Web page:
Rheomorphic flow structures in a welded ignimbrite, Isle of Lipari, Italy

Rheomorphic structures are only observed in high grade ignimbrites. There are two types of rheomorphic flow; post-depositional re-mobilization, and late stage viscous flow. While there is currently debate in the field of the relative importance of either mechanism, there is agreement that both mechanisms have an effect. A vertical variation in orientation of the structures is compelling evidence against post-depositional re-mobilization being responsible for the majority of the structures, but more work needs to be carried out to discover if the majority of ignimbrites have these vertical variations in order to say which process is the most common.

A model based on observations at the Wall Mountain Tuff at Florissant Fossil Beds National Monument in Colorado suggests that the rheomorphic structures such as foliation and pyroclasts were formed during laminar viscous flow as the density current comes to a halt. A change from particulate flow to a viscous fluid could cause the rapid en masse cooling in the last few meters. [3] It is also theorized that transformation occurs at a boundary layer at the base of the flow and that all the materials pass through this layer during deposition. [4]

Another model proposed is that the density current became stationary before the rheomorphic structures form. [5] Structures such as pervasive foliation are a result of load compaction, and other structures are the result of remobilization by load and deposition on inclined topography. The tuff deposited at Wagontire Mountain in Oregon and Bishop Tuff in California show evidence of late stage viscous flow. These tuffs have a similar chemistry and so must have undergone the same compaction process to have the same foliation.

The Green Tuff in Pantelleria contains rheomorphic structures which are held to be a result of post-depositional re-mobilization because at that time the Green Tuff was believed to be a fall deposit which has no lateral transport. [6] Similarities between the structures in the Green Tuff and ignimbrites on Gran Canaria suggest post-depositional re-mobilization. This interpretation of the deposition of the Green Tuff has been disputed, suggesting that it is an ignimbrite, and structures such as imbricate fiamme, observed in the Green Tuff, were the result of late stage primary viscous flow. [7] Similar structures observed on Gran Canaria had been interpreted as syn-depositional flow. [6]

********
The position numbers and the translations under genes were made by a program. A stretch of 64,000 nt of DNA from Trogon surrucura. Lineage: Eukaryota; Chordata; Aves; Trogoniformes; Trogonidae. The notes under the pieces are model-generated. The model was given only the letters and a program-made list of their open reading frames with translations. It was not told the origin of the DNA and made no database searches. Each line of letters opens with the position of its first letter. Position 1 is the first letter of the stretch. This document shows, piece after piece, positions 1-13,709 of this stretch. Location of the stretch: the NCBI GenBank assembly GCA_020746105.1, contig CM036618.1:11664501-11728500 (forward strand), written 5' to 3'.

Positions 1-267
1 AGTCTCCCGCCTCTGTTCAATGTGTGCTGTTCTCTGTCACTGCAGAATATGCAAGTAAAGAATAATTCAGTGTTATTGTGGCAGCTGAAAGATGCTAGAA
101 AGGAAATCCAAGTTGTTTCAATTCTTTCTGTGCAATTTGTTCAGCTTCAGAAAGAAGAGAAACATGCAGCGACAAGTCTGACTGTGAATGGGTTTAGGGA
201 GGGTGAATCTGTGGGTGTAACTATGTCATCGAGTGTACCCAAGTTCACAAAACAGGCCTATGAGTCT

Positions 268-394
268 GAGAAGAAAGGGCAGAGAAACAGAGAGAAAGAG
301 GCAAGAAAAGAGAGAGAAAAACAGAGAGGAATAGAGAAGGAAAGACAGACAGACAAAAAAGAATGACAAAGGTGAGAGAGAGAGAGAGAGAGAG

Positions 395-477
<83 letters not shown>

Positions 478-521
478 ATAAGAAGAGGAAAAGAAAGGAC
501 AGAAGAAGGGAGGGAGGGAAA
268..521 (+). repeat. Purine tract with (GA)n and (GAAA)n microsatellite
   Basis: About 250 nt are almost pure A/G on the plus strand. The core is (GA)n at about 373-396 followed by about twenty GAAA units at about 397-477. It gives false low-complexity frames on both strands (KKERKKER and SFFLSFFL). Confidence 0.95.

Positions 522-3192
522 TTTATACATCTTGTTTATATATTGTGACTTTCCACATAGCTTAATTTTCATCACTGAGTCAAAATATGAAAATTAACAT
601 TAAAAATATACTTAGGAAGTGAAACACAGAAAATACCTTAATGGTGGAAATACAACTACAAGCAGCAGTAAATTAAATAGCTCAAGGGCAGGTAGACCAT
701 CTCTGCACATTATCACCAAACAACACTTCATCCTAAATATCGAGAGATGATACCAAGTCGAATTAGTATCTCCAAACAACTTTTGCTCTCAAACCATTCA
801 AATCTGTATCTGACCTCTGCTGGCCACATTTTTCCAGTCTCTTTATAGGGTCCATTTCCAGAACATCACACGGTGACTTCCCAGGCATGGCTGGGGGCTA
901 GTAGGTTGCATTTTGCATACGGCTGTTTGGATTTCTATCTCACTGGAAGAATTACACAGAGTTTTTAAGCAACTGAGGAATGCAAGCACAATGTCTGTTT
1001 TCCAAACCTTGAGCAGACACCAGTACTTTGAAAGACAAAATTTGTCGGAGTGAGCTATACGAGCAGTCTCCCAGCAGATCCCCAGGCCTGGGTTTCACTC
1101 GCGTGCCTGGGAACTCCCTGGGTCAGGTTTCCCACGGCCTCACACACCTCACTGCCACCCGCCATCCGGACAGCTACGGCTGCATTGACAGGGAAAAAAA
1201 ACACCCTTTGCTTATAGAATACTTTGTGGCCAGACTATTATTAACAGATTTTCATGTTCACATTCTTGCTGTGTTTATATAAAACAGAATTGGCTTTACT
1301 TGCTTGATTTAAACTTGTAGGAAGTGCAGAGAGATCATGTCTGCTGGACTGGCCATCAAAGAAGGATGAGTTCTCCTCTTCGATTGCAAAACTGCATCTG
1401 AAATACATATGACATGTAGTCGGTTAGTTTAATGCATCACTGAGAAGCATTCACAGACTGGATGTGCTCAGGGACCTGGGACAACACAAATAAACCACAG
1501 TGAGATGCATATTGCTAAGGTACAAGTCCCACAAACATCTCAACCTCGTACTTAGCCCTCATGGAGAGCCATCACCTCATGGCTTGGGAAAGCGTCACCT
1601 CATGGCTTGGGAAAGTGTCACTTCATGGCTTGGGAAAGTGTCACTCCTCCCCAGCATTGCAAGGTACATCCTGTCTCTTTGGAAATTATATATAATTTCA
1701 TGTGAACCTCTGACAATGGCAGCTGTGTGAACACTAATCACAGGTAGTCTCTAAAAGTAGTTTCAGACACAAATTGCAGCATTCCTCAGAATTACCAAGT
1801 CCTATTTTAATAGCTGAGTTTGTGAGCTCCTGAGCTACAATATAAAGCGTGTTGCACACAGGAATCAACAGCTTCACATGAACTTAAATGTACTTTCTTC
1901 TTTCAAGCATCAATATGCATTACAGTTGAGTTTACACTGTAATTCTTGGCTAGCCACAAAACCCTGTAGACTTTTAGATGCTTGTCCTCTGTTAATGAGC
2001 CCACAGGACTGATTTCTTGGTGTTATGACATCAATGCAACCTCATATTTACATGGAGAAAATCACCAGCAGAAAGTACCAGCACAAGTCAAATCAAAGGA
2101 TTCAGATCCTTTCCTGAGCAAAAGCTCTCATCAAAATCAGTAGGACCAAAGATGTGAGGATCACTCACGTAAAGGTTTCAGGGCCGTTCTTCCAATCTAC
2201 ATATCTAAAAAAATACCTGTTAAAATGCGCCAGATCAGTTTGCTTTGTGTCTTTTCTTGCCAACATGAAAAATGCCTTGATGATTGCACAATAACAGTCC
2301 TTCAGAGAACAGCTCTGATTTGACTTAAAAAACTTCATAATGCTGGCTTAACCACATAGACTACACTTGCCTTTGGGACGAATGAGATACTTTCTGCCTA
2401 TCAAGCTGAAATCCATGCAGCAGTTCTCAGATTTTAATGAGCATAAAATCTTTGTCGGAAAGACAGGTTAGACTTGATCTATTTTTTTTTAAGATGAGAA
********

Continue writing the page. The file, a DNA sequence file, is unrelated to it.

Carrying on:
Sheathfolds and other rheomorphic structures may be the result of a single stage of shear. Shear possibly occurred as the density current passed over the forming deposit. Vertical variations in the orientations of sheathfolds are evidence that rheomorphism and welding can occur syn-depositionally. [8] It is disputed that the shear between the density current and the forming deposit is significant enough to cause all of the rheomorphic structures observed in ignimbrites, although the shear could be responsible for some of the structures such as imbricate fiamme. [9] Load compaction on an inclined slope is likely responsible for the majority of the rheomorphic structures.


A block of ignimbrite Ignimbrite.jpg
A block of ignimbrite
Light microscope image of a welded ignimbrite, composed of eutaxitic lapilli-tuff as seen in thin section (Long dimension is several mm). The glass shards (mostly brown) sometimes become welded together when the deposit is still hot, and can be deformed by flow and compaction about crystal fragments (clear). Tuff welded.jpg
Light microscope image of a welded ignimbrite, composed of eutaxitic lapilli-tuff as seen in thin section (Long dimension is several mm). The glass shards (mostly brown) sometimes become welded together when the deposit is still hot, and can be deformed by flow and compaction about crystal fragments (clear).

Ignimbrite is primarily composed of a matrix of volcanic ash (tephra) which is composed of shards and fragments of volcanic glass, pumice fragments, and crystals. The crystal fragments are commonly blown apart by the explosive eruption. Most are phenocrysts that grew in the magma, but some may be exotic crystals such as xenocrysts, derived from other magmas, igneous rocks, or from country rock.